My sympathy is reluctant, however, not just because I find the SSPX’s doctrinal positions distasteful (I don’t give a rip about their liturgical traditionalism; I think diversity in that area is a gift to the Church, not a problem), but because I think there’s something not quite kosher about the different way the two groups are being handled. The SSPX is frankly schismatic, having openly defied Church authority and even declaring that that authority has no authority, yet every effort has been made, for decades, to patiently and charitably coax the Society back into the fold. All communications have been privileged, and no texts released. On the other hand, the LCWR has never engaged in formal schism, yet the Congregation for the Doctrine of Faith publishes 8 pages of accusations of heresy and supersedes canon law by subjecting the decisions of duly elected superiors to review by bishops. Nobody’s talking about a special ordinariate for the uppity women. Youdammit, that sure seems like gender bias to me.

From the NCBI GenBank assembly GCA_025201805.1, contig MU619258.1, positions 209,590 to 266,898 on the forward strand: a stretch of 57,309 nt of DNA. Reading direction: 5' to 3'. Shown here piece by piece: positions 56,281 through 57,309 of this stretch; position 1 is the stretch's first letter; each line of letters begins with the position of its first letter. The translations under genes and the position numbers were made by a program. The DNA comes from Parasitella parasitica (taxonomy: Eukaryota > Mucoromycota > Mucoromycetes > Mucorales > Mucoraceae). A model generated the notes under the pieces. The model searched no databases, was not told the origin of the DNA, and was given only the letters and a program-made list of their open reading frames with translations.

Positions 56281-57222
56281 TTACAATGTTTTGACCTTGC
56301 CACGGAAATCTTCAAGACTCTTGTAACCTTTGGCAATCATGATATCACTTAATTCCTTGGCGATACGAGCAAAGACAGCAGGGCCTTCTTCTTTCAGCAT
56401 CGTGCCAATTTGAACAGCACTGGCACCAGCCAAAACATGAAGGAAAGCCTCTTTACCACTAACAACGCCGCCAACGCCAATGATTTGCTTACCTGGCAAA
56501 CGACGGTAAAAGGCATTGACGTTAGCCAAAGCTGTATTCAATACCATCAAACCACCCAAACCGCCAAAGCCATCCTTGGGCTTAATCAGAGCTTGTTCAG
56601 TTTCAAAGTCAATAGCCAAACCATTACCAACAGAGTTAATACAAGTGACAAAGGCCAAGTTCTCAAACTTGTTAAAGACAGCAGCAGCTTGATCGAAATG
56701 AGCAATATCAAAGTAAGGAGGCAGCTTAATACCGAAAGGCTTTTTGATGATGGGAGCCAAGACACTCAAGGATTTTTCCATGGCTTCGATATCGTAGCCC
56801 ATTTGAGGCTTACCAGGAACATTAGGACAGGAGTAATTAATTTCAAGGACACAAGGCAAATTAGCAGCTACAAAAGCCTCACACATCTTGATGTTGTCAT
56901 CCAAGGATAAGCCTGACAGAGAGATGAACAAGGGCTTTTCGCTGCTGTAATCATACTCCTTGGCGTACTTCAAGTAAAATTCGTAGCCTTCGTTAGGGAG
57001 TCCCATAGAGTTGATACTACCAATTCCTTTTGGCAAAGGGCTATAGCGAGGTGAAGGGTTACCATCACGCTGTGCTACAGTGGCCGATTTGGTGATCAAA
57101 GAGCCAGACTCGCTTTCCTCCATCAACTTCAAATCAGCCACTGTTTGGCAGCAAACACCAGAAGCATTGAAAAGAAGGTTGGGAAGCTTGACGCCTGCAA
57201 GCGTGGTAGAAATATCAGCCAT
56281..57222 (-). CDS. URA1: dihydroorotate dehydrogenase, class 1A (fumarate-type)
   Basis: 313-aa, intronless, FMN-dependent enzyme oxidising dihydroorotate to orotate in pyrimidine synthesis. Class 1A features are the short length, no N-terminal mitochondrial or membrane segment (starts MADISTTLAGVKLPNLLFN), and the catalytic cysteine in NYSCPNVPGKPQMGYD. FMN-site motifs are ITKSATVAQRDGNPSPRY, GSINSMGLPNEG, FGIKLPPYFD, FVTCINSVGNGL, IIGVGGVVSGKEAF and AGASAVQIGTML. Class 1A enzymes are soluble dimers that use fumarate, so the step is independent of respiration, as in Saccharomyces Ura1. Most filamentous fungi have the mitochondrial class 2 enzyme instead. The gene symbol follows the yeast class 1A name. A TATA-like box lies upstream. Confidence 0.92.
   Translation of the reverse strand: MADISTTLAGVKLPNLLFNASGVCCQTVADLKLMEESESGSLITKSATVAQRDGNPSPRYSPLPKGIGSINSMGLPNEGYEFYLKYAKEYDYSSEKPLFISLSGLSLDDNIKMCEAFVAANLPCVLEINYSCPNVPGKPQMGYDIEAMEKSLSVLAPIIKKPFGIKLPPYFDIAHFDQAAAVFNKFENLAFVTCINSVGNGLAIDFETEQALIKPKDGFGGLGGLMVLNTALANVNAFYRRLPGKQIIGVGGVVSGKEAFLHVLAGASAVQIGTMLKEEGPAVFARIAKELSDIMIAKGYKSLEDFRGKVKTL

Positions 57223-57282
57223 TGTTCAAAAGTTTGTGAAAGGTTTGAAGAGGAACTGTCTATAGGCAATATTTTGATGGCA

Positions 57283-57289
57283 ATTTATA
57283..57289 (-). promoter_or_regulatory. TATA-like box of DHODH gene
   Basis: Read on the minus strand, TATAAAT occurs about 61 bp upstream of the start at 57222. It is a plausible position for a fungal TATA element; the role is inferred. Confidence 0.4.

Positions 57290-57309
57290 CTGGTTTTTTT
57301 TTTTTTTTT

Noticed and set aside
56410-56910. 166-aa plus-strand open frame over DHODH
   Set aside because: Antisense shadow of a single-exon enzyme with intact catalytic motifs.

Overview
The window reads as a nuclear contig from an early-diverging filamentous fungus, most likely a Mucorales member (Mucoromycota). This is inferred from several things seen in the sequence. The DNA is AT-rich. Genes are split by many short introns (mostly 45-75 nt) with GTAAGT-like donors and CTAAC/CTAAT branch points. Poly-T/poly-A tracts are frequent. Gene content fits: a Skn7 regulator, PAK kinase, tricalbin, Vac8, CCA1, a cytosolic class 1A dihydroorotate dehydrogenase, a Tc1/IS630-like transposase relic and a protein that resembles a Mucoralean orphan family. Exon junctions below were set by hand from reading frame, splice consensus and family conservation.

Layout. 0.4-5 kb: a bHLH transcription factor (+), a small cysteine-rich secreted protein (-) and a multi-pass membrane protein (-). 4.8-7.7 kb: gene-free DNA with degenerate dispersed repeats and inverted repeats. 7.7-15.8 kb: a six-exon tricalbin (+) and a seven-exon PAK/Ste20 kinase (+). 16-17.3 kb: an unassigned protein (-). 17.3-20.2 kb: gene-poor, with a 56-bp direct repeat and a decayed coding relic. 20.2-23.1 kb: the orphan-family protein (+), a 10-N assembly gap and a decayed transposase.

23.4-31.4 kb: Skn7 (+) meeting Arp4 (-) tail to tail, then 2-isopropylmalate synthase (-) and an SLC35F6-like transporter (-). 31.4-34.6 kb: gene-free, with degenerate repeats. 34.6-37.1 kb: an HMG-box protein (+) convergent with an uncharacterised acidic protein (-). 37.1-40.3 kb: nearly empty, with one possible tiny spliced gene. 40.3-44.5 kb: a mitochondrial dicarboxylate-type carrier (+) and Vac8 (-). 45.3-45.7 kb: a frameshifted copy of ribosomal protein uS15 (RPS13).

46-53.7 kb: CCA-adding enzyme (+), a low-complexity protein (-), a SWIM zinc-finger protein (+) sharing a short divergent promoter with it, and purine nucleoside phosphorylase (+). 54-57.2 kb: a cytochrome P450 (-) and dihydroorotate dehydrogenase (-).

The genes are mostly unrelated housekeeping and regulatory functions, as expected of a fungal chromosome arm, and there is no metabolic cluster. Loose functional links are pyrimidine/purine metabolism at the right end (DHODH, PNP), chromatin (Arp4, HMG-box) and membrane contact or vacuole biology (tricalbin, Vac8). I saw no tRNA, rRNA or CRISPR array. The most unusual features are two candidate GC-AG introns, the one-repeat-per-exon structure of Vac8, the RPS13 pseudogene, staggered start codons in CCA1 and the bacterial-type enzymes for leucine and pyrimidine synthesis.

Lord, You know me. I’m not defending heresy, no matter what gender commits it. I don’t begrudge the new traditional women’s religious congregations their (relative) booming growth; I recognize the appeal of the cloistered life of prayer. (Stop laughing, Lord.) And in spite of the very real angst this day has brought, I’m (probably) not going to rerevert. Instead I am going to keep praying for Your comforting, enlightening, unifying, totally unconventional and out-of-any-box-whatsoever Spirit to come rest upon and uphold and guide the women of the LCWR, the SSPX, the bishops and others involved in various inquests and oversights and negotiations, the Grand Inquisitor, and Your whole Church, so that Your will might be accomplished with the least amount of crap possible.
And I am going to pray, You help me, to be able to wake up just one morning and not wonder if I’m nuts to be Catholic. Listening hard for Your answers, Lord, and trying not to script them for You. Amen.